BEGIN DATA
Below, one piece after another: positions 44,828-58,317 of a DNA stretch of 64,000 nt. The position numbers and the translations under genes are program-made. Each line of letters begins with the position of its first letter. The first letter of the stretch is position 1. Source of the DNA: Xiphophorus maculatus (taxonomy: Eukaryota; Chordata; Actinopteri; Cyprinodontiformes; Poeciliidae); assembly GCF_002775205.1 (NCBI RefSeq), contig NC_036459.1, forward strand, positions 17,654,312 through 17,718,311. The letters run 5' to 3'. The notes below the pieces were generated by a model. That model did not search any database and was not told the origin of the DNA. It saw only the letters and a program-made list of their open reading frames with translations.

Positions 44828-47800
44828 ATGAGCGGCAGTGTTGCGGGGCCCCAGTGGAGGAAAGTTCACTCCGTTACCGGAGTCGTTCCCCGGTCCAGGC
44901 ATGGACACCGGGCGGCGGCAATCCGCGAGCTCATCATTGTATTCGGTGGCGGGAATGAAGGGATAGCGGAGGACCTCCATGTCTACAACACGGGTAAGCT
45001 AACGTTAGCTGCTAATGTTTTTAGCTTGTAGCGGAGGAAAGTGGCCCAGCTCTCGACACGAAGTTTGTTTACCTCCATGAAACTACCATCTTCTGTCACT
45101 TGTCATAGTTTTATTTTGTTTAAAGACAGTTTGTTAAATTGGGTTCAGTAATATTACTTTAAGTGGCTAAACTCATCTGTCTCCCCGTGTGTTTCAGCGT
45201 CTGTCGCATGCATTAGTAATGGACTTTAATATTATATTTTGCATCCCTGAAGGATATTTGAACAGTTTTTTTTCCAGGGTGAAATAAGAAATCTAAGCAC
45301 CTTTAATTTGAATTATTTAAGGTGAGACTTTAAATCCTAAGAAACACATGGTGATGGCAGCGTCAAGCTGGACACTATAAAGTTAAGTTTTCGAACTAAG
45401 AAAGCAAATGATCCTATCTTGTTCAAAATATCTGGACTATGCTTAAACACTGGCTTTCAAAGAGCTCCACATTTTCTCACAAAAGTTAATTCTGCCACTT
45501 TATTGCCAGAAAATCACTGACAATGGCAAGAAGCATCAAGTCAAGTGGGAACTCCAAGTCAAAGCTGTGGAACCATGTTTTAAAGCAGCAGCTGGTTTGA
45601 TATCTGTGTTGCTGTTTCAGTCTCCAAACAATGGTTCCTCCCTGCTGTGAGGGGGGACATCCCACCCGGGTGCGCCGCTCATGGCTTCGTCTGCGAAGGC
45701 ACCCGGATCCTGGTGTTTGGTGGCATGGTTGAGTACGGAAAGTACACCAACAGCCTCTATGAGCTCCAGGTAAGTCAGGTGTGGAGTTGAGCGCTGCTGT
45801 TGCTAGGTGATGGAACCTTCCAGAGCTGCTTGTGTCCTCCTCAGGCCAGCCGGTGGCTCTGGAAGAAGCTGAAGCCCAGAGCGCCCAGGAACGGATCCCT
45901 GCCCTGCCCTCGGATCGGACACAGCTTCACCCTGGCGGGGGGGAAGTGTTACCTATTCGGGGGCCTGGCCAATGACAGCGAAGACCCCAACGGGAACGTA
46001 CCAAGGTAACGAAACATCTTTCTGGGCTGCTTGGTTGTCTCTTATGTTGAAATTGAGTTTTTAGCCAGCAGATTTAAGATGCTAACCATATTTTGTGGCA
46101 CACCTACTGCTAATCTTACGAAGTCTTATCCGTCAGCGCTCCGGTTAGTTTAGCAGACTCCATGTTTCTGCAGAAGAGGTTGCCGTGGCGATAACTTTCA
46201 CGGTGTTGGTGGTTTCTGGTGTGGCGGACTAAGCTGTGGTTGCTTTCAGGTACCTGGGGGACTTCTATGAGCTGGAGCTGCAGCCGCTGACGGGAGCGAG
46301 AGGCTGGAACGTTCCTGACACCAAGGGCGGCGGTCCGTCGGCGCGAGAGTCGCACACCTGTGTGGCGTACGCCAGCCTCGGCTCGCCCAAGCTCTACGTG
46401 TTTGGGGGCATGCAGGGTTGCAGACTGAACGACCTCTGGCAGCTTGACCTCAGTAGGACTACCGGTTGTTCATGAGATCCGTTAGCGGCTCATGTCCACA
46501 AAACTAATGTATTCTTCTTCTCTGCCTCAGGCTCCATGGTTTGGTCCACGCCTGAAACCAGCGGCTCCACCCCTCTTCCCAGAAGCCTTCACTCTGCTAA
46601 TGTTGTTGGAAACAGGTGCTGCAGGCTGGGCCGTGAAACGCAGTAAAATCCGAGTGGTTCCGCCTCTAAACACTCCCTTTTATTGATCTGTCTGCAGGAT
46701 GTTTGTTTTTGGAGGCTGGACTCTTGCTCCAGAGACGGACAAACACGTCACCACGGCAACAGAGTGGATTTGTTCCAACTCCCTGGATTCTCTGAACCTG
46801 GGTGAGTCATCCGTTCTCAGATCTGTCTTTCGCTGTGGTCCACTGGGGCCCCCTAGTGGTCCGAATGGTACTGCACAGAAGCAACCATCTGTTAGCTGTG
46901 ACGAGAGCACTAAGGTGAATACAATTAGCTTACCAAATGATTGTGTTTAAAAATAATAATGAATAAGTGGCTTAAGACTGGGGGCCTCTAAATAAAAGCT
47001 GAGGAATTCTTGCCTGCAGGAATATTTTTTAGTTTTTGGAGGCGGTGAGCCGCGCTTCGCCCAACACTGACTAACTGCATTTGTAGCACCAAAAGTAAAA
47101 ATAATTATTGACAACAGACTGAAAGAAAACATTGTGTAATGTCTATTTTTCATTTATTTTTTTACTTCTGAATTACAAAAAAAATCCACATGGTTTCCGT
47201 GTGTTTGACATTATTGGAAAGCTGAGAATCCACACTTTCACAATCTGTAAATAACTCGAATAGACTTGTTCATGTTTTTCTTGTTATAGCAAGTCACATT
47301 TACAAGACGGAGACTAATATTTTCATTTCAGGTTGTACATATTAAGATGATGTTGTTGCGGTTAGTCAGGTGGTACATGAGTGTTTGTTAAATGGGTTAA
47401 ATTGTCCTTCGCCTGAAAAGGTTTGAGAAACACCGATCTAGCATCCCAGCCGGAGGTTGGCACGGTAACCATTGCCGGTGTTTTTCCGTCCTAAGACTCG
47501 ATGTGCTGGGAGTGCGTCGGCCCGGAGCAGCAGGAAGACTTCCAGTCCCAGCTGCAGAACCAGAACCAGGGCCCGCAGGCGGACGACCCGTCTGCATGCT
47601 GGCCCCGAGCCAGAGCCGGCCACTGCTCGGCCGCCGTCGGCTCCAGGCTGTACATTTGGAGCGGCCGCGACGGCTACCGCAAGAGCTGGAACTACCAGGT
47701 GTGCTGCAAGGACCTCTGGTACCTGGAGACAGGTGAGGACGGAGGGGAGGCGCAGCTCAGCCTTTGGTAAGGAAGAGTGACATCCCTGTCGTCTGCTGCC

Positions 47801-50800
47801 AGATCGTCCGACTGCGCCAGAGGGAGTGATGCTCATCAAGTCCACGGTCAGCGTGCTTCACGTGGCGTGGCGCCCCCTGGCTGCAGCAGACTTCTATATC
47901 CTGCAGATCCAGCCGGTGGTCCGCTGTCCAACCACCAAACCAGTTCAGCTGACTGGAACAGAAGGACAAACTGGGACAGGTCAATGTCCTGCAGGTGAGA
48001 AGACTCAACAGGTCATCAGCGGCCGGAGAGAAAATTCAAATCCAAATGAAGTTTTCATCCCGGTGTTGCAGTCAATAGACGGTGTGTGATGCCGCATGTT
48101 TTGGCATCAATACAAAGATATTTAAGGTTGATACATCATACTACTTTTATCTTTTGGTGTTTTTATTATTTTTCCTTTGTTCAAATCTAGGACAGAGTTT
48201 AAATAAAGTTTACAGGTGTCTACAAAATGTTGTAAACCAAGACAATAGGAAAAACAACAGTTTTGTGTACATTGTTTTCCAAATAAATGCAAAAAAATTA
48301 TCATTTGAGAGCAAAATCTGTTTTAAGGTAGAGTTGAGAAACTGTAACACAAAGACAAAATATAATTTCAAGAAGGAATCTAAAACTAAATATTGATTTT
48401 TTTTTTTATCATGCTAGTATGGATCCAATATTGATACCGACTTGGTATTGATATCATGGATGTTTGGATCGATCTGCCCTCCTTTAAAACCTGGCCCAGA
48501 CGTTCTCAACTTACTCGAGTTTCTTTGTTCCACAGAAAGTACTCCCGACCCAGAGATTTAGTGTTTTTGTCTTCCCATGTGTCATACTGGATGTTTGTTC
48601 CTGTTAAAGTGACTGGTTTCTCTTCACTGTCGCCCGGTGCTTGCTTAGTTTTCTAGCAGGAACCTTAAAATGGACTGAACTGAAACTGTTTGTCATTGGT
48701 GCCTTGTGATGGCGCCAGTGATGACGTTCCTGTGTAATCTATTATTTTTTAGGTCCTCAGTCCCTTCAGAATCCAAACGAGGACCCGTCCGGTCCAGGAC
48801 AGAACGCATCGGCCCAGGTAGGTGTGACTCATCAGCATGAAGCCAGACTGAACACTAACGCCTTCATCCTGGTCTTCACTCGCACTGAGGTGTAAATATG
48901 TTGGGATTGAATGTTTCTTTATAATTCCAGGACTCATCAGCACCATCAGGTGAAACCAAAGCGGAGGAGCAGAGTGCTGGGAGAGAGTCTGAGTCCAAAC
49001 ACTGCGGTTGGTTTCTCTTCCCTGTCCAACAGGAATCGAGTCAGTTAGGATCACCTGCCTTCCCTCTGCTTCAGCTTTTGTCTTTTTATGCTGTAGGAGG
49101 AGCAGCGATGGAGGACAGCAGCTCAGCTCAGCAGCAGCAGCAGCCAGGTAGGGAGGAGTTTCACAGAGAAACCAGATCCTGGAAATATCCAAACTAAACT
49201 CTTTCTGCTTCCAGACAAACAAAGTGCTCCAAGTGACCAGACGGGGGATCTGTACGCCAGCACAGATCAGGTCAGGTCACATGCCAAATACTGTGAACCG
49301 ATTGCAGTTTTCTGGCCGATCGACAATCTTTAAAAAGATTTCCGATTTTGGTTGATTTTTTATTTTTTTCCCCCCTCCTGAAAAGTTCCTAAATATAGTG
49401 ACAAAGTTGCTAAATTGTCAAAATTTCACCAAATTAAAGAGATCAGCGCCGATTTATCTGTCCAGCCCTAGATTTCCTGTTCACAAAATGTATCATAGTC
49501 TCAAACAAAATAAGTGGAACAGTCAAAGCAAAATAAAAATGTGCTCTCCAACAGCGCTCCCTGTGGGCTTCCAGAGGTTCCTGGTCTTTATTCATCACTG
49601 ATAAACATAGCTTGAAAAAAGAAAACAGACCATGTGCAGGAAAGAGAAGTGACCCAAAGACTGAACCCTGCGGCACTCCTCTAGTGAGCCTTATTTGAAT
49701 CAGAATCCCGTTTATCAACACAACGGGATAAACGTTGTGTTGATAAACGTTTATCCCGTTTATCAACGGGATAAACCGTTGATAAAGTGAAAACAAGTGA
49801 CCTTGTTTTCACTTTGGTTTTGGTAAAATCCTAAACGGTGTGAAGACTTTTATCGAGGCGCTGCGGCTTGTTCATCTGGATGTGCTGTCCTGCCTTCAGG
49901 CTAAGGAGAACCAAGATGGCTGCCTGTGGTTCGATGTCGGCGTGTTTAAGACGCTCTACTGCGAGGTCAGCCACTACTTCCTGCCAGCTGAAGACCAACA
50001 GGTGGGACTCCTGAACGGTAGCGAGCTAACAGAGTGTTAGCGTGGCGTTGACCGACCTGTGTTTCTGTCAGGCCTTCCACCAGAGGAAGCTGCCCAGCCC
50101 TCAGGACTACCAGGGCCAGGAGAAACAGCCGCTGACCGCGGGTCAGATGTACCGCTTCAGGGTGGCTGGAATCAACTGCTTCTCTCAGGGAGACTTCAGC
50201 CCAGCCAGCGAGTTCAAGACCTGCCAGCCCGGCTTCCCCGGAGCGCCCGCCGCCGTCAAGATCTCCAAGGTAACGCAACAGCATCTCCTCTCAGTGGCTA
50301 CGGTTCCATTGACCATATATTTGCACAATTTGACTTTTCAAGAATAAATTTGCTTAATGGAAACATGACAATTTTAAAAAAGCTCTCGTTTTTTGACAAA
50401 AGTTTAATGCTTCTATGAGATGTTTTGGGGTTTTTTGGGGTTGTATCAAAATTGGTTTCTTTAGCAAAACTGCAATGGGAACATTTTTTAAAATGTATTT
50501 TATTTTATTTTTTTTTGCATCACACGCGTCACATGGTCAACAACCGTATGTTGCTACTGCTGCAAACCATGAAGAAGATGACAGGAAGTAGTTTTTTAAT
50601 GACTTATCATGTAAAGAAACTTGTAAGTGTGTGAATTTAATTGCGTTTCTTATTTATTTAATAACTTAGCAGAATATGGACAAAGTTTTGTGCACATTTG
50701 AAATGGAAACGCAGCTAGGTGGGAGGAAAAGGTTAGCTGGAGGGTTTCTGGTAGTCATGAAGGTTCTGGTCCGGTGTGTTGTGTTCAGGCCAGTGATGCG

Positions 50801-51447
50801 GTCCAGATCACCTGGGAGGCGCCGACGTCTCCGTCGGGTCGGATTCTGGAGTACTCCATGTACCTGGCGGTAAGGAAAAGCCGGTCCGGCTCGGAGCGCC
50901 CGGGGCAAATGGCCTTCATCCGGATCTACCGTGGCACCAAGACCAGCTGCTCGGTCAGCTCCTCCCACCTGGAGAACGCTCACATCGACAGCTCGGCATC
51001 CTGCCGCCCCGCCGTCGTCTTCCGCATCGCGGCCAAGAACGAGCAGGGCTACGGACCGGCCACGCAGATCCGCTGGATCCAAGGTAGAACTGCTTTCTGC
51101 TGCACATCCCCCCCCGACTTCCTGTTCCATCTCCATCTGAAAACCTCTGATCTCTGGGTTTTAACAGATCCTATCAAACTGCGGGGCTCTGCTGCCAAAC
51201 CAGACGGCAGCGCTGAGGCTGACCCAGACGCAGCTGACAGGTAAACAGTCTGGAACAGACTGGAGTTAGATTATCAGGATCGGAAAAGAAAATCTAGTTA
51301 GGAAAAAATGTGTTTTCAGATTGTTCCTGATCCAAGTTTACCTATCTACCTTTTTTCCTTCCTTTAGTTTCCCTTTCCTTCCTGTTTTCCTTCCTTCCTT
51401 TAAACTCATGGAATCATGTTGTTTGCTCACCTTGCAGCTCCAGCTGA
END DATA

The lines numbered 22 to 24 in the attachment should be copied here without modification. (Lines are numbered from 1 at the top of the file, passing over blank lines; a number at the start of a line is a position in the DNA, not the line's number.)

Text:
46701 GTTTGTTTTTGGAGGCTGGACTCTTGCTCCAGAGACGGACAAACACGTCACCACGGCAACAGAGTGGATTTGTTCCAACTCCCTGGATTCTCTGAACCTG
46801 GGTGAGTCATCCGTTCTCAGATCTGTCTTTCGCTGTGGTCCACTGGGGCCCCCTAGTGGTCCGAATGGTACTGCACAGAAGCAACCATCTGTTAGCTGTG
46901 ACGAGAGCACTAAGGTGAATACAATTAGCTTACCAAATGATTGTGTTTAAAAATAATAATGAATAAGTGGCTTAAGACTGGGGGCCTCTAAATAAAAGCT